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The Salish People
The Kootenai People
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The Flathead Nation
Chief Charlo
Treaty of Hell Gate 1855

The People of the Flathead Nation

The Confederated Salish and Kootenai Tribes of the Flathead Indian Reservation are the 6,800 modern representatives of several Salish, Kootenai and Pend O'Reilles bands who lived in western Montana, northern Idaho, and eastern Washington in the early 1800s. Around 4,000 tribal members currently live on the Flathead Reservation, along with about 1,100 Indians from other tribes and perhaps three times as many non-Indians. 

Before the arrival of Europeans, the tribal people hunted and gathered plants over an area the size of many eastern states. Twice a year, they made cooperative hunting trips over the Continental Divide to the buffalo herds of the Great Plains. 

In 1855, the tribal people surrendered their claim to western Montana and northern Idaho, but reserved an area known as the Bitterroot Valley as their homeland. Within a generation, the white government reassigned them to a new homeland about 100 miles northwest in the Lower Flathead River Basin which came to be called the Flathead Reservation. Within another generation, the white government apportioned the land amongst the Indians and sold what hadn't been assigned -- generally the most fertile pieces of the valley -- to non-Indians as "surplus" land. 

The Salish bands gathered on the reservation in its early days each spoke slightly different dialects of the Kalispel or Flathead language. The Kalispel language is part of the Salish family of languages spoken by many tribes of the Pacific Northwest. The Kootenais speak a totally different language. Almost all of the tribal members now living speak English only as a result of years of government-sponsored schooling. Many of the young people of the tribes who speak English as their first language attend classes to learn the old languages. Very few fluent speakers of either language remain today.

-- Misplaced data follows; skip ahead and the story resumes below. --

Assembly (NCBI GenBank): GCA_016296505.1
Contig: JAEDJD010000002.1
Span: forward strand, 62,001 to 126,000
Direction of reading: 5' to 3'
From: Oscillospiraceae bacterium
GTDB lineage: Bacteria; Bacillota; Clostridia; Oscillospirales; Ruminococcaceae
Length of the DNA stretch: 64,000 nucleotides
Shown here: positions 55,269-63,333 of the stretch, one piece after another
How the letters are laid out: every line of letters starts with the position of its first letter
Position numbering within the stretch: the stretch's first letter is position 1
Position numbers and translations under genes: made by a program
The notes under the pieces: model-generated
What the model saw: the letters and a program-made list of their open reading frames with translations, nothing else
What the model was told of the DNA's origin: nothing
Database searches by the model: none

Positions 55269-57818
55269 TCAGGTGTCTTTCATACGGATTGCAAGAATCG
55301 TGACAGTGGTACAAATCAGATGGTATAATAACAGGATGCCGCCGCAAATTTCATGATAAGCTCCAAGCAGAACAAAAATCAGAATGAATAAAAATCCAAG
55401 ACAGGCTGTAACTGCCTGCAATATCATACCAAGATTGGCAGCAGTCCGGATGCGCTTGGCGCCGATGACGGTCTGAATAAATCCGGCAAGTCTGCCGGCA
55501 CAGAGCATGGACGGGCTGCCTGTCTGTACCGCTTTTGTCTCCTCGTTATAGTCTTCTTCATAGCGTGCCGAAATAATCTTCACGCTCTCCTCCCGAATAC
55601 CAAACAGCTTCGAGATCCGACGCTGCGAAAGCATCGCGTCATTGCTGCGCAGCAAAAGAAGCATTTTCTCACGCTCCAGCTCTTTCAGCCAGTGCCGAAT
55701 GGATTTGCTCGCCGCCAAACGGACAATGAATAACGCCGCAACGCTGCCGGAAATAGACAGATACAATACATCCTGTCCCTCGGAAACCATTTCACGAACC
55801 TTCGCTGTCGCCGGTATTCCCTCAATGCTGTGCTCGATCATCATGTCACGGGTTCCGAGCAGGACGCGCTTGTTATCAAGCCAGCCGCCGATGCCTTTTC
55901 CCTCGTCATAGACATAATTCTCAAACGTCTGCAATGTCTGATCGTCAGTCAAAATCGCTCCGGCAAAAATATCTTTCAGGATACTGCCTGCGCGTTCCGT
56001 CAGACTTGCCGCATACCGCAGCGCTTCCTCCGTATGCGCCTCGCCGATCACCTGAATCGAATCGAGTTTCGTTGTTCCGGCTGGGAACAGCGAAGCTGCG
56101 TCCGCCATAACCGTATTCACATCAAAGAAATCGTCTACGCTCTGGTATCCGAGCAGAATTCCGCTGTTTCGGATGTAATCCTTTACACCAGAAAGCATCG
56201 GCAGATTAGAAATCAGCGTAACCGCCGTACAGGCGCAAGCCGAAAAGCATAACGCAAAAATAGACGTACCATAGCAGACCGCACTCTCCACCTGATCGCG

The traditional Salish and Kootenai hunted buffalo on the Great Plains, as well as deer, elk, and other wild game in western Montana. A variety of plant foods such as bitterroot, camas, moss, wild onions, Indian potatoes, and sarvis berries were gathered during their seasons and preserved for later use. 

The land also furnished poles for lodges from the slender trunks of young trees. Covers were fashioned from young buffalo hides. Clothing was made from the skin of deer and elk, and decorated with porcupine quills colored with natural dyes. Most tools, such as needles, mauls and grinding stones were made from wood, bone, and rock. Even dolls and games were manufactured out of the natural materials at hand. 

White traders brought items of metal, glass and cloth, which the Salish and Kootenai people adapted to very their crafts and make work easier. Metal needles and glass beads allowed the women to vary the geometric patterns of quillwork and develop a distinctive style of floral designs. The trader's calico and wool were colorful and wore well in wet weather. Unfortunately, the traders also brought alcohol and disease, from which the tribes are still working to recover.